The new president of the AFL-CIO spelled out one difference Tuesday morning between herself and her late predecessor Rich Trumka: she supports a secret ballot in union elections, and Trumka famously did not.
Liz Shuler, who succeeded Trumka as head of the organized labor colossus following his death earlier this month, made clear her views on this and other union-related issues at a Washington, D.C., press breakfast hosted by the Christian Science Monitor.
Newsmax recalled to Shuler Trumka’s support of the controversial Employee Free Choice Act (EFCA). "Card Check," as it was commonly known, would have written the National Labor Relations Act to end management’s right to request a federally-monitored secret ballot election when it disagreed with a union’s claim to have a majority of workers signing cards to join their union.
Several Democrats balked at the idea of quashing the secret ballot, among them the late 1972 Democrat nominee and former South Dakota Sen. George McGovern.
In contrast to Trumka, Shuler voiced her strong support for the secret ballot in union elections.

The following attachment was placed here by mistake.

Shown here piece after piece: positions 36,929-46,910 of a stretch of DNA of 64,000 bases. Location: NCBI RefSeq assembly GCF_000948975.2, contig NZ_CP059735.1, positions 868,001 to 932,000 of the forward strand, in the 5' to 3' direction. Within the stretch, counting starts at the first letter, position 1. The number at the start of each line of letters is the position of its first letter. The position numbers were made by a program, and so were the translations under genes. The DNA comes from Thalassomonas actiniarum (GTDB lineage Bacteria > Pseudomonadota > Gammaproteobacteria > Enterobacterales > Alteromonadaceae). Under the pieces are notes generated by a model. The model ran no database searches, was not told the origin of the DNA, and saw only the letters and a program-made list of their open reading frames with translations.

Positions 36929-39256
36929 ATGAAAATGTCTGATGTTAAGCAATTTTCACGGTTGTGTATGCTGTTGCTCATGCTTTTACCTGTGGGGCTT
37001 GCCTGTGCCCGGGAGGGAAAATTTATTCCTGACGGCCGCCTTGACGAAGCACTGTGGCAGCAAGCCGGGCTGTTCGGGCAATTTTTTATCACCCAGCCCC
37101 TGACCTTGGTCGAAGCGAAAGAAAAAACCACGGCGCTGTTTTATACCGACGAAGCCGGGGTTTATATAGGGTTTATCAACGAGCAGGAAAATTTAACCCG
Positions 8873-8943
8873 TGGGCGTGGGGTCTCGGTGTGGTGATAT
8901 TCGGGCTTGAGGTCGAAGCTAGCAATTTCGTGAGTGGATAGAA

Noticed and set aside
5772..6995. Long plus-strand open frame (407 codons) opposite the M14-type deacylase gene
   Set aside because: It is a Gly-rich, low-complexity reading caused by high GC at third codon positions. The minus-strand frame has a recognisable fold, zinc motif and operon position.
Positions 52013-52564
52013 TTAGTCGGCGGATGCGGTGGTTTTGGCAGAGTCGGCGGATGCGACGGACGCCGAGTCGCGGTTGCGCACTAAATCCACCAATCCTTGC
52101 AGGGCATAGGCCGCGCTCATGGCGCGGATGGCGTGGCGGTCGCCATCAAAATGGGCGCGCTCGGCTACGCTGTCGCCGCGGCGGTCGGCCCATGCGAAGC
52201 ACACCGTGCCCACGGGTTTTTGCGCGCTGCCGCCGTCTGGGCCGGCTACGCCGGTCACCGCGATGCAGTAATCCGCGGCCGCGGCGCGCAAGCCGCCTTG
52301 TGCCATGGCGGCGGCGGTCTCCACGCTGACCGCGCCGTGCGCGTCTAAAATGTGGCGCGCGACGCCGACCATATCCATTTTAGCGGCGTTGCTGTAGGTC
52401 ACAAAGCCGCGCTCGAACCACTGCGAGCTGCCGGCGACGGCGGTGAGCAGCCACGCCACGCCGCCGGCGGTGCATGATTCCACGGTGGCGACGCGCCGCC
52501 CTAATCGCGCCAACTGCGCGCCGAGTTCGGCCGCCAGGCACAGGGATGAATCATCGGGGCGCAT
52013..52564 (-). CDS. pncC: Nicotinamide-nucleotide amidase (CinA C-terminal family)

"A secret ballot enables people to vote in an election without fear," she told Newsmax, essentially echoing McGovern’s criticism of Trumka and "Card Check." "They won’t have someone looking over their shoulder. Just as in democratic elections, we like to vote in secret so we won’t be intimidated or harassed. I think there are some parallels there — union elections and democratic elections — where you should be able to have the right to exercise and cast a ballot without intimidation."
The EFCA was never enacted, even in 2009-10 when Democrats controlled both Houses of Congress and Trumka made his major push for it.
Shuler did voice her strong support for the "PRO-Act," now known as the "Richard L. Trumka Protecting The Right to Organize Act." The measure, in many ways, goes much further than the EFCA. It would, in effect, scuttle right-to-work laws in the 27 states that protect worker’s choice to belong or not to belong to a union and it would limit contractors who were "customarily engaged in an independently-established trade, occupation [or] profession" — in other words, workers who do several different jobs rather than one.
Shuler said that the PRO-Act is needed because the right of workers to organize into a union "is broken year after year after decades. When workers stand up for their rights and their voices [need] to be heard, they are basically thwarted at every turn. Companies know they can break the law with impunity and not be penalized.
"So we need labor law reform, the pro-act is the best way to get there."
John Gizzi is chief political columnist and White House correspondent for Newsmax. For more of his reports, Go Here Now.
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